Greetings from Ilha Grande
, Rio´s tranquil weekend escape. That would be purely acurate if we weren´t part of the post-Carnaval herd, which we happily are. At the bus station, we abruptly crossed from North American tourist world into the alterhemispheric backpacker world, which should in theory make life infinitely cheaper and more social. Indeed, the 6 hour bus and ferry commute was a mere $20 (as I ween myself off the momentary luxury of spent hotel points, we get used to life without AirCon). And indeed we managed to converge with 2 packs of willing acquaintances, resulting in a lovely day of lounging, surfing, drinking, sharing stories and attempting to fish at a pristine beach.
no, it's not cute. it's a dump
Yet I cant help but see the contrast in just how much can be squeezed from the thrifty backpacker in such a place when the ´Carnaval effect´ sets in. Now sure, the price of fancy hotels in Rio triples during the main parade days (to $700 in a city where a Caipirihna costs $1.50). But this is 150KM away from Rio. Yet, for $100, we trip over our bed, debate about the risk of mosquitos coming in the window as we sweat through the night, and realize that the view from the toilet recalls images of many a fine Ryanair flight. I´m used to rearranging my legs on conveyances.... but not in this situation. So, as you might expect, we spend as little time in the room as possible and hit the beach, for 2 days of said activities and some snorkeling.
Abraao Village Dock. Home of boats that make unscheduled stops
There are no roads on Ilha grande, so boat transfers or exhorbanent speedboat trips (for a McTour around the island) are the only choices. We opt for the snorkeling over the prison ruins (curiously, the pirates´ layer -- leper colony -- prison heritage of this place has kept development out), and are mildly pleased by the mix of fish, coral, crabs and trash to swim amongst. I guess the idea of a place like this is to not be demanding...to zone out and switch off... to be perfectly happy doin nothing... which in turn gives one far too much time to think.... (in fact this is exactly what I whined about needing when I contemplated the trip). But in any case, through the half-zombied half-blissful days of simplicity we roll, agreeing that ´this is beautiful, but it´s no Thailand.
spiritual cleansing phase 1 complete... sandals sans playa dust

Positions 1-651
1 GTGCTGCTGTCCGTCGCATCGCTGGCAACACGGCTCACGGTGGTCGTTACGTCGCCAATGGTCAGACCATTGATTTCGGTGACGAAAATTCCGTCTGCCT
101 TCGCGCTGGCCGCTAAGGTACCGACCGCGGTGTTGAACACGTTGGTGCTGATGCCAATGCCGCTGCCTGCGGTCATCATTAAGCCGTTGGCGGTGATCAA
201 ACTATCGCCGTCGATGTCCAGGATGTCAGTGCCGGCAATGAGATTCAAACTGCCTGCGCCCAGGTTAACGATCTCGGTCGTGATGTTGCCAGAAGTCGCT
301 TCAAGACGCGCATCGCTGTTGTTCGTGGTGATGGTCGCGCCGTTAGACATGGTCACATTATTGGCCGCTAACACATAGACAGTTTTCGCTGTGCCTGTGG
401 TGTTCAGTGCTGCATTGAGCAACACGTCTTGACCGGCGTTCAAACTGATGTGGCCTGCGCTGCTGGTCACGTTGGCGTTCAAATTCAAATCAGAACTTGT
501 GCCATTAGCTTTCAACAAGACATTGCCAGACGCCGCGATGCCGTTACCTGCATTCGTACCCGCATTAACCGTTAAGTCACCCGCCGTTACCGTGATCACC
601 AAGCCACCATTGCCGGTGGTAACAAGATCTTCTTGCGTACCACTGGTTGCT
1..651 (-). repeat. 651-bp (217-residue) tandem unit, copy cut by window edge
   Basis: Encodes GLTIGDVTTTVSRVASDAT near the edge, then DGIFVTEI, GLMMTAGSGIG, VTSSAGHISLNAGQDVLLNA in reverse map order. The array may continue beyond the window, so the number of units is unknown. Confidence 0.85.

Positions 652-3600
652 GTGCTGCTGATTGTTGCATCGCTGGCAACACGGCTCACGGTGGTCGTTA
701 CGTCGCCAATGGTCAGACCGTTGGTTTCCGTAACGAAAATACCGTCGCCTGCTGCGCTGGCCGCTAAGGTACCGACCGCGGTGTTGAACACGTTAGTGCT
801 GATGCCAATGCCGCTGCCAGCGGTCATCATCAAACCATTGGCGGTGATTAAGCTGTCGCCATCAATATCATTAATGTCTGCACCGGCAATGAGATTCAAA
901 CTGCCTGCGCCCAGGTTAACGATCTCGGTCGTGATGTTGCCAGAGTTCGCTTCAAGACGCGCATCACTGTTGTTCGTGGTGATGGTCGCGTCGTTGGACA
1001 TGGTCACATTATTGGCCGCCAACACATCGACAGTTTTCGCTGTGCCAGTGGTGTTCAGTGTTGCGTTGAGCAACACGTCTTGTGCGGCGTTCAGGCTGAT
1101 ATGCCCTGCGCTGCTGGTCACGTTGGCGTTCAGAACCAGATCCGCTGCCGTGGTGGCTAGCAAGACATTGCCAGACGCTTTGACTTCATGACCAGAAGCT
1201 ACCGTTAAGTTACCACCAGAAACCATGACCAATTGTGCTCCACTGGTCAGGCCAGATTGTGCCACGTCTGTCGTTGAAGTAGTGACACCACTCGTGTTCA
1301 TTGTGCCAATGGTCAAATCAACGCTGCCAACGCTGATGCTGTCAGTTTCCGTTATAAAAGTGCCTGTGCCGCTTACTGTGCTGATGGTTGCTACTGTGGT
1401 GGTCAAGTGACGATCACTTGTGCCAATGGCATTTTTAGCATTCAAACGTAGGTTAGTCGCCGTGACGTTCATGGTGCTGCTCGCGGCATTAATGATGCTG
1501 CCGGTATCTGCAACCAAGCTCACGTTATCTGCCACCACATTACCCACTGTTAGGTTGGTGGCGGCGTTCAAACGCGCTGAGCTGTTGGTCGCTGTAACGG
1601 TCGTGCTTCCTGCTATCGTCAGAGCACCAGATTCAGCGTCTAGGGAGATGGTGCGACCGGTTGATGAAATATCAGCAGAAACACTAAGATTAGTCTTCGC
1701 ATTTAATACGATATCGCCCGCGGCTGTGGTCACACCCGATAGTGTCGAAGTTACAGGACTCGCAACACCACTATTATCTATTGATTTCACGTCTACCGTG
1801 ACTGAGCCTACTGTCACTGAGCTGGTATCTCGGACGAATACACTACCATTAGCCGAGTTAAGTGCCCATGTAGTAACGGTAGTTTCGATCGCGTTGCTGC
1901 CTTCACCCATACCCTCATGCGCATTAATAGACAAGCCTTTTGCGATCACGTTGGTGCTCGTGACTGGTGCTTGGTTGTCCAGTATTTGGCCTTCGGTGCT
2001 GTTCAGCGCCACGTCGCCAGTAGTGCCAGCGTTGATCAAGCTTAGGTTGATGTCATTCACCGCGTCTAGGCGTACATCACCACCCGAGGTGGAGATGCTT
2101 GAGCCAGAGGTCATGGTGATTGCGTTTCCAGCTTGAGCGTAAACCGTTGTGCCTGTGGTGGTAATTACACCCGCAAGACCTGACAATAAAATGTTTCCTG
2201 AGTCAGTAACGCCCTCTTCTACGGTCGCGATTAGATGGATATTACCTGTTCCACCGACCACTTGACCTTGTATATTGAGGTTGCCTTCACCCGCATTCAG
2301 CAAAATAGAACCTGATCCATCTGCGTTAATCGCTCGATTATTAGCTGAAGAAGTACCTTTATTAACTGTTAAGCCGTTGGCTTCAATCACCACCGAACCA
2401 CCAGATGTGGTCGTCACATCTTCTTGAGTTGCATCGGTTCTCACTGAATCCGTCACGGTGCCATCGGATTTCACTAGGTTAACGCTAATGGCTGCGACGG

´ We are all total snobs.
In other news, my favorite sandals, pressed into service for some inordinate numer of years, have finally shed their Playa dust!!! (Burning Man reference, folks). I spent hours digging through the junk pile at the end of the hall in Munich to find these, and no less than three attempts at washing them in Munich, but to no avail. The grey substance (purported by hippies to be prehistoric fish remains), seemingly impervious to all others, remained through these trials, Carnval, and various other stress tests. Yet, they were no match for the microbes of Ilha Grande water. I have no idea what did it (probably the same powerful microbes that made me sick in Rio), but they´re a lovely faded brown (see figure 1.)... and that makes me happy since I´m usually at a loss to find anything similar or as durable, and loath to pay for anything unecessarily in this unemployed state.
***Addendum: photo album here: http://picasaweb.google.com/matt.schumpert/09_02_Ilha_Grande#
After that tremendously useful report that will clearly end up in a Lonely Planet someday, you must be yearning for more. If you can hold on for another day, photos to be posted soon, as well as the dispatch from Foz de Iguazu, the next destination in Project Vacation (the prelude to Project Bum, which commences when Deb leaves). Things are a little bit rushed, but that was to be expected, and we are quite enjoying life. Looking forward to slowing down and thrashing randomly about in Argentina, as the planned program comes to an end and I ¨fall off the cliff¨ as brother Craig put it.
Tshacu and hasta Argentina!